Despite the “retail winter” that Amazon (AMZN) has wrought on the industry, investors remain interested in finding defensible niches in the business. One meme that has gained some momentum is around “brands that control their product, distribution, and destiny.” 

J. Jill (JILL) is a woman’s clothing brand that started out as a catalog business in 1959. It was acquired by Talbots in 2006 for $517M. Just three years later it was “unloaded” in a sale to private equity firm Golden Gate Capital for $75M. Reports suggested that J. Jill lost $76M in 2008. Since then JILL has posted some growth (CAGR of 10%) and expanded their Adjusted EBITDA margins from 10% in 2012 to over 16% in 2016. As a result, EBITDA has doubled from $50M in 2013 to $105M for 2016.

JILL is a brand aimed at women who are over 35 and more professional. They company controls their brand, product and distribution with a combination of stores and direct (mostly online) distribution. This strategy has helped them “know their customer” and defend them from the destructive cycle of having excess inventory and constant markdowns.

Sales in 2016 are expected to be $639M (up 15% YoY) with most of the growth coming from e-commerce (up 25% to $245M) and retail stores still the largest segment at $363M. Catalog sales of $31M are the slowest growing segment and by our reckoning an unprofitable business that should be scaled back if not eliminated.

In terms of market opportunity, JILL believes they can expand stores from 275 to 375 over time which would generate $500M in that segment. They also target direct sales of 50% (versus the current 38%) which would add another $500M in total sales. So the long-term opportunity for JILL about $1B in sales (more if they can improve same-store results). They can probably improve margins a bit more over that time period where Adjusted EBITDA can approach 20% and FCF margins can be 10%+.

Some points on the deal

The company is offering 11.7M shares but they company won’t receive any proceeds since they are coming from an existing stockholder. At the $15 mid-point the market capitalization will be $655M (43.7 million shares) with debt outstanding of $277M in the form of a term loan. That puts the EV/Sales ratio at 1.45x.

Based on the “aspirational” names like Kate Space (KATE), Duluth (DLTH) and Lululemon (LULU) the valuation looks very reasonable – the group trades at 2-4x sales. Other top names like Coach (COH) trade at 2x sales.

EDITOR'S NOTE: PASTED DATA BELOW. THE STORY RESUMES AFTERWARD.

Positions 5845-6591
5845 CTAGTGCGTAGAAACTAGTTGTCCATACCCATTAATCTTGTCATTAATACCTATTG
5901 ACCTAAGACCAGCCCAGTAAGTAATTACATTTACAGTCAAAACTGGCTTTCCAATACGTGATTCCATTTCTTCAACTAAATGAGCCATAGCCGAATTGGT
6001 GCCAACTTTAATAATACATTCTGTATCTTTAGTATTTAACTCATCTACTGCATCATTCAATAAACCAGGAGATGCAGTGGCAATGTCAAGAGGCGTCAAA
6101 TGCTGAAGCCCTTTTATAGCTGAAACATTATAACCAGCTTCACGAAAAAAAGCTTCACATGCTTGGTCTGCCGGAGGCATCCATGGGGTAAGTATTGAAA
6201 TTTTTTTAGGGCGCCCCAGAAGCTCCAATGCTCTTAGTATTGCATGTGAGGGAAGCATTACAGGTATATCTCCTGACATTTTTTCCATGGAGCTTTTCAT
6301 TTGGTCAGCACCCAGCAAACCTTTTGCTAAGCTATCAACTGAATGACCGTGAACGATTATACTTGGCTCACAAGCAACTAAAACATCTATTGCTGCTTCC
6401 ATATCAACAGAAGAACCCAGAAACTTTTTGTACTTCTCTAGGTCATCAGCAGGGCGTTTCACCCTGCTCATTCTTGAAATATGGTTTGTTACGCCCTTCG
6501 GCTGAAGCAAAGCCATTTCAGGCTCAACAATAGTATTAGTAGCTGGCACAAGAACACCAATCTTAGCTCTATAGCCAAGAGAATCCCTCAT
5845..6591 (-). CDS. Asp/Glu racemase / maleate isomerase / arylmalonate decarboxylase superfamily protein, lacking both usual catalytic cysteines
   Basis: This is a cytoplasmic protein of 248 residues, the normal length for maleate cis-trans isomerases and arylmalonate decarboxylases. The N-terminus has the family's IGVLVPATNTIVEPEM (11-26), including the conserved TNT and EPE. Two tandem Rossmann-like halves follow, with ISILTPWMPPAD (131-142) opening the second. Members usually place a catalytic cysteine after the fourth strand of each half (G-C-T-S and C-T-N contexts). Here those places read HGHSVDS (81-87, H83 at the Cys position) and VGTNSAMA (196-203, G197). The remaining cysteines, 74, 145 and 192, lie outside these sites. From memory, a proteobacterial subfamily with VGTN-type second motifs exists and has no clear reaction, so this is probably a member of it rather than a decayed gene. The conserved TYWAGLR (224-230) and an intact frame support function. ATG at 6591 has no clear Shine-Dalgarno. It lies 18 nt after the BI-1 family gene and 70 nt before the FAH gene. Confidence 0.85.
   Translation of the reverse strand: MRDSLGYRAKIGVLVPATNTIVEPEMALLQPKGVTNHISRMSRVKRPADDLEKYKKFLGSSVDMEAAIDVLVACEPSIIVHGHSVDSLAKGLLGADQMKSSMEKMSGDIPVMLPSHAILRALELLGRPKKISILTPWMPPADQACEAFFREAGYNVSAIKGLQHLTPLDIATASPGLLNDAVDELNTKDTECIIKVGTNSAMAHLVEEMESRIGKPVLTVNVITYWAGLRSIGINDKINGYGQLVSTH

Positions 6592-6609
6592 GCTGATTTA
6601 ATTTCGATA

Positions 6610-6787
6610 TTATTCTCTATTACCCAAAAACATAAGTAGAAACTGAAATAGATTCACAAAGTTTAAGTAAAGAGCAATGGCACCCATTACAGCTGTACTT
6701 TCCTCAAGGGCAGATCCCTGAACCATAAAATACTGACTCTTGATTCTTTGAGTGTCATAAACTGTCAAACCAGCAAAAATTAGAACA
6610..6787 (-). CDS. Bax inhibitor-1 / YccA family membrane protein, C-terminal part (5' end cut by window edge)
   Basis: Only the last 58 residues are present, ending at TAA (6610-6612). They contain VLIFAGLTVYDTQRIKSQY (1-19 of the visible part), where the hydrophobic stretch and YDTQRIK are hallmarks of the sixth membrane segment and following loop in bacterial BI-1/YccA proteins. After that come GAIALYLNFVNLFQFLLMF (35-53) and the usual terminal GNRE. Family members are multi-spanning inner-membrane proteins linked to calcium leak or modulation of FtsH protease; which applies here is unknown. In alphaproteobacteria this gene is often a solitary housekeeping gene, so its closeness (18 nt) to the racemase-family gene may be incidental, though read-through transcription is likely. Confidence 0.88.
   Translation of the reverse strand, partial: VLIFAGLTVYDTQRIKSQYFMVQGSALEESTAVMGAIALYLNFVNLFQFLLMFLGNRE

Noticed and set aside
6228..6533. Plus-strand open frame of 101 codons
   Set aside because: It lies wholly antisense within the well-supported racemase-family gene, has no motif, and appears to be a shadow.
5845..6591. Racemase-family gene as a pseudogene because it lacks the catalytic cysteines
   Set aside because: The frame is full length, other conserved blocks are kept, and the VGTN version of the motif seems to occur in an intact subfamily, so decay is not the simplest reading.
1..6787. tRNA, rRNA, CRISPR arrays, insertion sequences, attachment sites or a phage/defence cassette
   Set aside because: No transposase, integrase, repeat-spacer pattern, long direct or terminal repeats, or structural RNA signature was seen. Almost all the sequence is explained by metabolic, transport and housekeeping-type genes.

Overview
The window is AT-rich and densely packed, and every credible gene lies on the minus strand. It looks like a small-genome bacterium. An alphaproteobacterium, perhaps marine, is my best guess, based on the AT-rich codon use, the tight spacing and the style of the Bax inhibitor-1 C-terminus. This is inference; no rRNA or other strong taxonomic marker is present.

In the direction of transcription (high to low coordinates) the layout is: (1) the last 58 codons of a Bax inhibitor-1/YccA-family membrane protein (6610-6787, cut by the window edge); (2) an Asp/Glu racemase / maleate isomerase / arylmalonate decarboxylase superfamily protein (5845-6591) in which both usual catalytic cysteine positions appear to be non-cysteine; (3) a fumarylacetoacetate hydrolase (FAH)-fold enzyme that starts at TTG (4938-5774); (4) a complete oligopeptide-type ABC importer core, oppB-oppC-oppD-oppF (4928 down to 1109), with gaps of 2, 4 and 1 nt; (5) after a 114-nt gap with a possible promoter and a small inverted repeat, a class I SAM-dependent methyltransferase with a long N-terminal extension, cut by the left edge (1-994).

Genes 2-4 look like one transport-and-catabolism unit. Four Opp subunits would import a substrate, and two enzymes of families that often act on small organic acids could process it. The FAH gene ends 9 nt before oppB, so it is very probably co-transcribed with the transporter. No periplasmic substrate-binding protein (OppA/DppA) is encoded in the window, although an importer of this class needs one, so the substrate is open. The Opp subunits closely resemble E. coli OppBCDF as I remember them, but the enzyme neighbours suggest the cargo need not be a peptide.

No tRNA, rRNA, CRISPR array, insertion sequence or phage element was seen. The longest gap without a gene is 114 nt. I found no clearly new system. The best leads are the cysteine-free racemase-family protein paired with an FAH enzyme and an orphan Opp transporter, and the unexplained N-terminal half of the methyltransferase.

But many “successful” retailers trade at much lower ratios. We’re reminded of names like Vera Bradley (VRA) which stormed out of the IPO gates. The stock reached $50/share in 2011 for a market cap of $1.7B on sales which was 4.6x sales. Higher growth (27%) was being driven by what turned out to be a minor trend toward very loud patterns for women – kind of like a Tommy Bahama meets Laura Ashley kind of thing. Now VRA is at $9.40/share and trades at 0.7x sales.


It’s not surprising that management selected the best (highest value) comparable companies – but how are they really positioned?

Unlike the unfortunate Vera Bradley, J. Jill is fairly neutral in their design style, low-key patterns and natural fabric choices. Their clothing is practically “anti-designer” with big shirts, stretchy pants, flowy sweaters and tops. The clothing is comfortable and casual but in some cases niche enough for professional (not corporate) environments. The closest competitor is another startup (1984) called Eileen Fisher which probably skews a little bit older and a little less sporty.

The one standout item for us on JILL is high margins. Combined with solid execution and consistent growth the high margin amplifies returns for shareholders. For example, gross margin expanded to an industry leading 68% in 2016 versus an already-high 63% in 2015.

Based on profitability and growth the deal looks solid at $15. We would be very cautious around the end of the lock-up period. TowerBrook is selling 11.7M shares in the IPO but will still have 25-26M shares “to go” when they are free to sell. Insiders may wish to take a little money off the table but with under 4M shares they won’t have as much impact.

A few wrinkles

In the course of looking through the IPO roadshow slides, S-1 filing and our own transcript of the JILL roadshow, we noticed a few things:

  1. The average customer spends $375/year which seems low. While that suggests multiple purchases – the total amount is less than one designer dress on sale. The company points out that “good customers” that buy through both stores and online spend more – about $800/year. Bull will say this gives the company room to increased revenue per customer but they have been around for decades.
  2. Management has been well-compensated. Salaries look a little high. For example the CEO gets more than 1% of company revenues as a base. We’d like to a compensation mix with more variable compensation.
  3. Retail is still challenging and not getting any better. There are routine reports from employees about poor working conditions in the stores, and outdated support systems. Customer reviews are somewhat scant since the J. Jill target customer tends not to be an avid user of sites like Yelp.


J. Jill is a solid if unexciting IPO. Investors may face some longer-term questions like what happens after the lockup expires and who would be the natural acquirer of this business as it grows toward their $1B goal?



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